UC San Diego ranks among the top 10 institutions worldwide in biomedical research, according to the prestigious journal Nature.
The 2019 Nature Index rated UCSD ninth, up from 17th a year ago. Scripps Research rated 29th. Harvard University was first; the National Institutes of Health second; with the Chinese Academy of Sciences third. The results were released Wednesday.
The institutions are rated on the number and quality of research papers submitted to more than 80 journals, including Nature, Science and Cell. The 2019 ratings were based on papers published from 2015 through 2018. The index, which goes back to 2016, can be found at http://bit.ly/nib2019.
UCSD has made a campuswide emphasis on integrating large sets of data into varying areas of biomedical research, said Dr. David Brenner, vice chancellor for health sciences. Moreover, the researchers in those areas collaborate to apply the findings.
"We have a research environment where people in computer science and medicine collaborate and they end up getting enormous insights," Brenner said.
For example, engineers are embedded with physician-scientists at the Altman Clinical and Translational Research Institute. And UCSD's health care system supplies a clinical component, with access to patients and experimental treatments.
Other San Diego area entities also ranked high in specific sectors of biomedicine. Among independent biomedical institutions, Scripps Research ranked second, up from fifth a year ago. Salk Institute ranked sixth. Sanford Burnham Prebys Medical Discovery Institute rated 13th; and La Jolla Institute for Immunology was listed at 26.
The Max Planck Society in Germany came in first.
Scripps Research is notable in areas such as synthetic chemistry, neuroscience and vaccine research, said Jamie Williamson, executive vice president of research and academic affairs.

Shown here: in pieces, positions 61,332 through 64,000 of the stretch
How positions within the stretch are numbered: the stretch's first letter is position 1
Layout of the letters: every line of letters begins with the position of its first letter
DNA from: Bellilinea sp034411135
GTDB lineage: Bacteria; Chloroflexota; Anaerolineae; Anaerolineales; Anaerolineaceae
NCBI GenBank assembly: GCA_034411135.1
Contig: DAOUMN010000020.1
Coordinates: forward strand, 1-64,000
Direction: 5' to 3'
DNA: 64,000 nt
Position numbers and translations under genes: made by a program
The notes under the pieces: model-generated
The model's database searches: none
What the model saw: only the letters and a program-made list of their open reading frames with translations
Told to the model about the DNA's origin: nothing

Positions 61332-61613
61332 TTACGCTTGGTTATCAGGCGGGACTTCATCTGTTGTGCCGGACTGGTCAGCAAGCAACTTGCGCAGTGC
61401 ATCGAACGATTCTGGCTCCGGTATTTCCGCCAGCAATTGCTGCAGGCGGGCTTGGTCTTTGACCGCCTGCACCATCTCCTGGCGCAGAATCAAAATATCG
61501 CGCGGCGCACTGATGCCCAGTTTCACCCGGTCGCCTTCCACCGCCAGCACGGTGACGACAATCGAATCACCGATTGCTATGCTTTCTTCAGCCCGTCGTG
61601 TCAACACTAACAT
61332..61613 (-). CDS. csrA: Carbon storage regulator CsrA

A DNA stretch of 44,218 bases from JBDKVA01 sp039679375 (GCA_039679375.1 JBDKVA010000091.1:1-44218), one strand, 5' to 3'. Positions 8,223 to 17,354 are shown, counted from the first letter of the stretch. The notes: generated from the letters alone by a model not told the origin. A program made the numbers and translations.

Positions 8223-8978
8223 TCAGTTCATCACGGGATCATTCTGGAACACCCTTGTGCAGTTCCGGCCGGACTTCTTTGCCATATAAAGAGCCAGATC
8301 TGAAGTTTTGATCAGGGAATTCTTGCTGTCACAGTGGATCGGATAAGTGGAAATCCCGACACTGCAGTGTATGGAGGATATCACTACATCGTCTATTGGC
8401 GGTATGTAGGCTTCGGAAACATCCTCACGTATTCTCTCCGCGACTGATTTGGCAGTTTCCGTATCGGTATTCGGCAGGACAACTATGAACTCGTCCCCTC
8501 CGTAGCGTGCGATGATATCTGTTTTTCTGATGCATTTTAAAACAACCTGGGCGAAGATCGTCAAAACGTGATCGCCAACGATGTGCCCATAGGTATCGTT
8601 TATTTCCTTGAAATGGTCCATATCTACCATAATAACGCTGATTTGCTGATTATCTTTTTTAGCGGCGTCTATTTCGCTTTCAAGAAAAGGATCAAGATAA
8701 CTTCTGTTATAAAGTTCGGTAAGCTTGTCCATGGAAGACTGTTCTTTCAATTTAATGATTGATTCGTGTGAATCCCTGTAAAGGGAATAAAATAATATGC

"It's really across the board and that's gratifying," Williamson said. However, he says going from second to first place isn't realistic. Max Planck Society is "massive," he said. The society has 84 institutes and research facilities, it says on its website.
"The other thing that struck me is that San Diego is looking pretty good on this list," Williamson said. "It's actually a very special place, because we have Scripps and Salk and Sanford Burnham Prebys and the La Jolla Institute, and they're all pretty high up on this list. And I don't think there's another geographical location that has that concentration."
The Salk Institute's strengths include cancer research, which includes a number of medications made possible by findings from researcher Tony Hunter, and plant research by Joanne Chory. Among more recent additions, Janelle Ayres is studying how dangerous "superbugs" might be tamed.
“Salk continues to live up to the promise of Institute founder Jonas Salk of a place for groundbreaking discoveries, be it in our efforts to understand and treat cancer and neurodegenerative diseases or addressing the immediate threat of climate change,” Martin Hetzer, Salk vice president and chief science offer, said by email. "We are deeply gratified to see the dedication of our scientists to exploration and discovery reflected in the Nature Index rankings.”
For corporate biomedical research, Carlsbad's Ionis Pharmaceuticals ranked 15th worldwide, with San Diego's Illumina rating 22nd; Human Longevity at 27th; and Synthetic Genomics at 39th. Swiss drug maker Roche came in first.
Brenner said the prominence of these local companies adds an extra dimension to San Diego County's life science industry.
Spinraza, a blockbuster Ionis drug for spinal muscular atrophy, was developed with the help of technology from the lab of UCSD neurobiologist Don W. Cleveland. His collaboration extends to Ionis drugs now in testing for ALS and Huntington's disease.
"Ionis is the best institute, commercial or nonprofit, in RNA therapeutics," Brenner said. "Illumina is the best company in the world in next-generation sequencing. And we benefit by being neighbors and collaborating with them."